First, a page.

Bailey informed the jury that Muhammad had lied to him that day, claiming that police had directed him into the parking lot. He had accepted that explanation, Bailey testified, and regrettably waved the Snipermobile through -- although you would think that Bailey would have been aware that police were actually barring entry to the lot, not steering cars into it.

Jason Salazar offered an eyewitness account of the shooting. Actually, Salazar offered more of an earwitness account. As prosecutor James Willet acknowledged in his opening statement, the state had "no eyewitness testimony to any of these shootings." Willet was quick to add that that only proved "how clever [Muhammad] is."

Salazar testified that he heard a shot and subsequently saw Meyers slumped in a pool of blood. He didn't see where the shot came from and he had no idea who had fired it; he only saw the bloody aftermath. Salazar's testimony was apparently intended to introduce jurors to the brutality, and the suddenness, of death by gunshot. For the next three weeks, jurors will be bombarded with graphic images depicting the damage that a .223-caliber assault rifle can do to the human body. The images will be designed to shock and disgust, and they will prove quite effective.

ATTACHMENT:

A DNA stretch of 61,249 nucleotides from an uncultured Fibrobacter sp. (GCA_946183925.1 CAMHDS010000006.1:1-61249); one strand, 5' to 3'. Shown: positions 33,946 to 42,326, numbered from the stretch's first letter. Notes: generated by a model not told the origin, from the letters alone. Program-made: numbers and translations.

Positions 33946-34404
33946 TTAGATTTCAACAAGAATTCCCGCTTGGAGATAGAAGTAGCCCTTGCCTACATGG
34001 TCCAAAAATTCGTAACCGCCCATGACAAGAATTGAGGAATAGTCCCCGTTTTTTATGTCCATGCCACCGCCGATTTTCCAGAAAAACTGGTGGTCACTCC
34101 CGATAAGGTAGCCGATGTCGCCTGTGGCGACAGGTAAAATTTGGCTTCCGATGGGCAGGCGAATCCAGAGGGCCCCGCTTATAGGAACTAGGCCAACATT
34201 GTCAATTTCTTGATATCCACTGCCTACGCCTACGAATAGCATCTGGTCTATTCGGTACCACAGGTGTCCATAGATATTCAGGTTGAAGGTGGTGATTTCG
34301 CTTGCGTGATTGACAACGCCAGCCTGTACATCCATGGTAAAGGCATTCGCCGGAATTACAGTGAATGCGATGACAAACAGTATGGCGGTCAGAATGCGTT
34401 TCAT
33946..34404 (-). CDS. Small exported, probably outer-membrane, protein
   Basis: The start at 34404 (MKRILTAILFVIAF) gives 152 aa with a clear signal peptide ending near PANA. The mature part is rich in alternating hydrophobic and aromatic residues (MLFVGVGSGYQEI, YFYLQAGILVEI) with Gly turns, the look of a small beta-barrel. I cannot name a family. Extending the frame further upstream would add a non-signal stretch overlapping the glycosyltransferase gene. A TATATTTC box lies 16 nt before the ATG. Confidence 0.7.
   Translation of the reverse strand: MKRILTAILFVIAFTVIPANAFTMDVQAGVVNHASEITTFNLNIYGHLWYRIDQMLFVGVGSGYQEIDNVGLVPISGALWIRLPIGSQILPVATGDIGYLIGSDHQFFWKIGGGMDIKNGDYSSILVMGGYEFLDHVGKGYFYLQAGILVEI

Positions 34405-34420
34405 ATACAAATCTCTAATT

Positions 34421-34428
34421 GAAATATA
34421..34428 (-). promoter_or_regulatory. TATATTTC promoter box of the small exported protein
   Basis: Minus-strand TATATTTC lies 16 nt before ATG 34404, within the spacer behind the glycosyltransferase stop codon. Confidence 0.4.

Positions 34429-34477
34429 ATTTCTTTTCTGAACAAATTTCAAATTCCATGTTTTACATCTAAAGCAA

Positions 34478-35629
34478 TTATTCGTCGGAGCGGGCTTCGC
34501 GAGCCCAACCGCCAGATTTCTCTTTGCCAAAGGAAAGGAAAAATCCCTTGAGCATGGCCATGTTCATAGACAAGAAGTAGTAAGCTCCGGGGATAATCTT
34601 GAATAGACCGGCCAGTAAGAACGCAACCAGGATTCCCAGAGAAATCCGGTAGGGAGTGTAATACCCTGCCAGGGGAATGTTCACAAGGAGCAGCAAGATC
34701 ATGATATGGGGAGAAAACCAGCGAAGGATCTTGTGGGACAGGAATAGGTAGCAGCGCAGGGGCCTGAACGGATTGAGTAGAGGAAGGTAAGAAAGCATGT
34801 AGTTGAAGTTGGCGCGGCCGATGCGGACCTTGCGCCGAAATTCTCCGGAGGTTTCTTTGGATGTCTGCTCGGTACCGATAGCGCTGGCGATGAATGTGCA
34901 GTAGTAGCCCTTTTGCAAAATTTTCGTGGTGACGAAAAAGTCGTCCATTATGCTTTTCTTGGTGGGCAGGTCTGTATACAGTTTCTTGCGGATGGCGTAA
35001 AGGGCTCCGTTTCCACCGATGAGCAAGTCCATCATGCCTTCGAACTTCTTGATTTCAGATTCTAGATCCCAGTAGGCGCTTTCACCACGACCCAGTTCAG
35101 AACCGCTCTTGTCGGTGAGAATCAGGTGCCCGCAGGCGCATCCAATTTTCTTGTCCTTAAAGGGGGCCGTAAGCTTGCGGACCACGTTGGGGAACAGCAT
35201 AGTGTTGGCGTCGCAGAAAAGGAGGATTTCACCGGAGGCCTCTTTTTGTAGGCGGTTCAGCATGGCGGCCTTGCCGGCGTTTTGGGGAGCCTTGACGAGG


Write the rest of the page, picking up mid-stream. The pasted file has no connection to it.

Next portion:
No one in the courtroom will mention that, even as jurors and spectators are grimacing at the grisly images, that very same .223-caliber ammunition is ripping apart the bodies of Iraqi men, women, and children. No one will mention that, thousands of miles away, the mayhem depicted in the prosecution's photographic exhibits is an everyday occurrence. And no one will mention that during the three weeks that prosecutors spend presenting their parade of bloody exhibits, the shredded remains of dozens of 'coalition' troops will be shipped home in body bags. Images of that carnage will not be displayed, and so there will be little outrage, and no one will be held accountable. But that, I guess, is another story entirely.

Larry Meyers, a brother of the victim, was called to the stand to eulogize his slain sibling. After doing so, he was shown a photograph of his brother and asked by Ebert: "Does this represent your brother in life?" He was then shown a gruesome crime scene photo and asked: "Does this represent your brother in death?" Larry Meyers had not witnessed his brother's death. His testimony proved only that the prosecution team was perfectly willing to shamelessly exploit the bereaved relatives of victims to inflame the passions of the jury.